Why are Matzah and Sukkah different in terms of intent?
Bottom line question is why is a Sukkah different from a Matzah in terms of (not) requiring (expressed) kavannah in its creation?
A Sukkah (according to the ruling of Beit Hillel on Mas Sukkah 9a) need not be made specifically to be a sukkah. Even the schach, strictly speaking, does not need to be put on l'shem Sukkah. Theoretically, if I walked through a war zone on Sukkot and saw a shell of a house on which branches happen to have fallen, and it conforms to the rules of a kosher Sukkah, I can use it as such. Similarly, if a non-Jew builds my Sukkah, I can use it and make the bracha of "leisheiv." [according to Artscroll, the Yerushalmi instructs a Jew to make a minor adjustment but that doesn't seem to be a sine qua non of kashrut]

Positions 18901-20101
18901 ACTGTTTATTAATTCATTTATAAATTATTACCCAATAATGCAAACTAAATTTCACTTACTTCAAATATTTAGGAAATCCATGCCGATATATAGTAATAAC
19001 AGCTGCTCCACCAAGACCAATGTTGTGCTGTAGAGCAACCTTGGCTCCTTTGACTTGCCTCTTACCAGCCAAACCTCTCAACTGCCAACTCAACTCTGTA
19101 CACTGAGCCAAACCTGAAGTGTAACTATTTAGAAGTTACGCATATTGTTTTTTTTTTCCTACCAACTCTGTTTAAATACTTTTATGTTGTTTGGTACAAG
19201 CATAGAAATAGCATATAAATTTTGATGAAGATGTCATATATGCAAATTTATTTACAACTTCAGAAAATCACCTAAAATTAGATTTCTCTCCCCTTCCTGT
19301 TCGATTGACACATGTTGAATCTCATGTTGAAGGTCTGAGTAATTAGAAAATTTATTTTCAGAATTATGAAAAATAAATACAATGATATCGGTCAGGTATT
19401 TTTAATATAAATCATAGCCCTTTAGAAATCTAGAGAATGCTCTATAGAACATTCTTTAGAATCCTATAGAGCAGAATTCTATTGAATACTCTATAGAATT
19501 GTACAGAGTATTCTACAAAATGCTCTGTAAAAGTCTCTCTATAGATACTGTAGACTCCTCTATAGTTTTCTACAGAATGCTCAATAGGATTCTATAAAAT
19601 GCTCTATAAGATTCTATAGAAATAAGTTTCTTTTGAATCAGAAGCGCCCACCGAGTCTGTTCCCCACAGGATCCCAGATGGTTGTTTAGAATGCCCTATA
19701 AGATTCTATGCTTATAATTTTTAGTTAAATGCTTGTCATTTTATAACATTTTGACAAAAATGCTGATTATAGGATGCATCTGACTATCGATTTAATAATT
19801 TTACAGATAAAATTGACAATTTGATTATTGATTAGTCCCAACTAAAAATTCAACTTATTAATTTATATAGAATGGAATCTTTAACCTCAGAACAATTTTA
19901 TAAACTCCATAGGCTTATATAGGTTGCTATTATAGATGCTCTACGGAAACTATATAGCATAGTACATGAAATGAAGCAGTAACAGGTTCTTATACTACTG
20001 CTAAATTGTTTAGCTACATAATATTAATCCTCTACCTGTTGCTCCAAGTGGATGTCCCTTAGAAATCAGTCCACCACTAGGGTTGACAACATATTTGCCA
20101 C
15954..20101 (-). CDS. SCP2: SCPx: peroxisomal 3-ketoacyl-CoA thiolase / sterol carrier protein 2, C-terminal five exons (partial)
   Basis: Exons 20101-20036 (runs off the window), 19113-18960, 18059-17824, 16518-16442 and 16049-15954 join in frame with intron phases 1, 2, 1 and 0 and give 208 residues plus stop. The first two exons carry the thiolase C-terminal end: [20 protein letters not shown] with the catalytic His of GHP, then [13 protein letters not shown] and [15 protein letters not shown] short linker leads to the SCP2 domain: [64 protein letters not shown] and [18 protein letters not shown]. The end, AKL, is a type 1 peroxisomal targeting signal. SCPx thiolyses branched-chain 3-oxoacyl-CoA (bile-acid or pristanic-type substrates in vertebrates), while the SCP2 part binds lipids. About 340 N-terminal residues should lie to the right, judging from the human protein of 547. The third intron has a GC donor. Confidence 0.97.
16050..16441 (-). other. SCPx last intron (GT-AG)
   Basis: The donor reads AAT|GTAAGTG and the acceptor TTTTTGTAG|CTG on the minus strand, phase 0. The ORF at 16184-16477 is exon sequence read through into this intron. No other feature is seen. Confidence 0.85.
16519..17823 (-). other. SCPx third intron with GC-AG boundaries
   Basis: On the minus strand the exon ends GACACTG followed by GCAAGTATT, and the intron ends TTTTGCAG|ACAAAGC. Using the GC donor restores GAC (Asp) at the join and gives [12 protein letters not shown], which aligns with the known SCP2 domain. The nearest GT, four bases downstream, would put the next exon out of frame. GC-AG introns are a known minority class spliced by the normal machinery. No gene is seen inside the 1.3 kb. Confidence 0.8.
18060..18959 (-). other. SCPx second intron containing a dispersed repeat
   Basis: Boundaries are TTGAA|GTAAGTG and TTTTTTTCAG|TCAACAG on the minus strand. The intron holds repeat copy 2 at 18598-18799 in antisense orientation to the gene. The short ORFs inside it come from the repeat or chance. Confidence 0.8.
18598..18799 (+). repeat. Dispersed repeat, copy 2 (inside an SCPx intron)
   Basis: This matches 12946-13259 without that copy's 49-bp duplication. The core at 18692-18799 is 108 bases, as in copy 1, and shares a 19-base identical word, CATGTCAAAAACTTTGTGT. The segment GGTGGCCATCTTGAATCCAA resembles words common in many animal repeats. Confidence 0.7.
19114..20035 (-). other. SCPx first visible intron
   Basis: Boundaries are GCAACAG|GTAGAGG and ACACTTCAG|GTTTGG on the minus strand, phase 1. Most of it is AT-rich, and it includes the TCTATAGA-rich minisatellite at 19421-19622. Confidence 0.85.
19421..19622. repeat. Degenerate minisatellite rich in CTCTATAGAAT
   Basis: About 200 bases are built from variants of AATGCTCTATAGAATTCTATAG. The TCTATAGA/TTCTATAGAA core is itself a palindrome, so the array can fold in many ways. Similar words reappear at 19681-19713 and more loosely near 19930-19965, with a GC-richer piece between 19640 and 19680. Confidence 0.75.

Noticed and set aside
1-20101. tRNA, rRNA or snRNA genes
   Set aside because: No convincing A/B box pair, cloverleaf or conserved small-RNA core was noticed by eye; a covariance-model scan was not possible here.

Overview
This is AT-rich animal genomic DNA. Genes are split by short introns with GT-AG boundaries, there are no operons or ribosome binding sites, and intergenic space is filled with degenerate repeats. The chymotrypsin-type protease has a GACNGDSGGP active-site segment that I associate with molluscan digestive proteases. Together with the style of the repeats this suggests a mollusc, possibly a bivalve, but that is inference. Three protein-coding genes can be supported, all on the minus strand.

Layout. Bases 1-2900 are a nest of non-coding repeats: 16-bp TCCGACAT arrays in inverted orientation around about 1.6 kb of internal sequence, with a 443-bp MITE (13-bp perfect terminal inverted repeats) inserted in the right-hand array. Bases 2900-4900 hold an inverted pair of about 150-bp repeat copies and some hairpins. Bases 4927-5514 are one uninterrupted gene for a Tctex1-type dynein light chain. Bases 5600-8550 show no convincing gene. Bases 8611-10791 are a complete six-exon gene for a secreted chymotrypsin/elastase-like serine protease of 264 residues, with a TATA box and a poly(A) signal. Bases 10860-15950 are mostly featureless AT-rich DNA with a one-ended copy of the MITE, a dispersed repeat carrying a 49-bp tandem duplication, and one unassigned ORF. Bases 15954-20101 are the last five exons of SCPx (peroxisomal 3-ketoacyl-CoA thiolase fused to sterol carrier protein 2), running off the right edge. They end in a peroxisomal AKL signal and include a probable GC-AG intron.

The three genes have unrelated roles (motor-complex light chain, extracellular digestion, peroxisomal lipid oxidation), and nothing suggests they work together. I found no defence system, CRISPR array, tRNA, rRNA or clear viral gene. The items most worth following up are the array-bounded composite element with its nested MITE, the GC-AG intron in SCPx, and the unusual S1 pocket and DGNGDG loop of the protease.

But Matzah requires an expressed Kavannah -- that the matzah being made is being made specifically for the sake of the mitzvah of eating matzah http://rabbi.bendory.com/cgi-bin/album/matzo/67 So if a non-Jew were to make it, it still needs the supervision of a Jew to ensure that someone has the right intent during the creation https://www.yeshiva.co/midrash/7405
BTW, the knotting of tzitzit also requires expressing an intent when making it but I don't know if the tying of the knot in tefillin shel rosh does also.
Why would matzah require a particular and expressed intent but a Sukkah would not?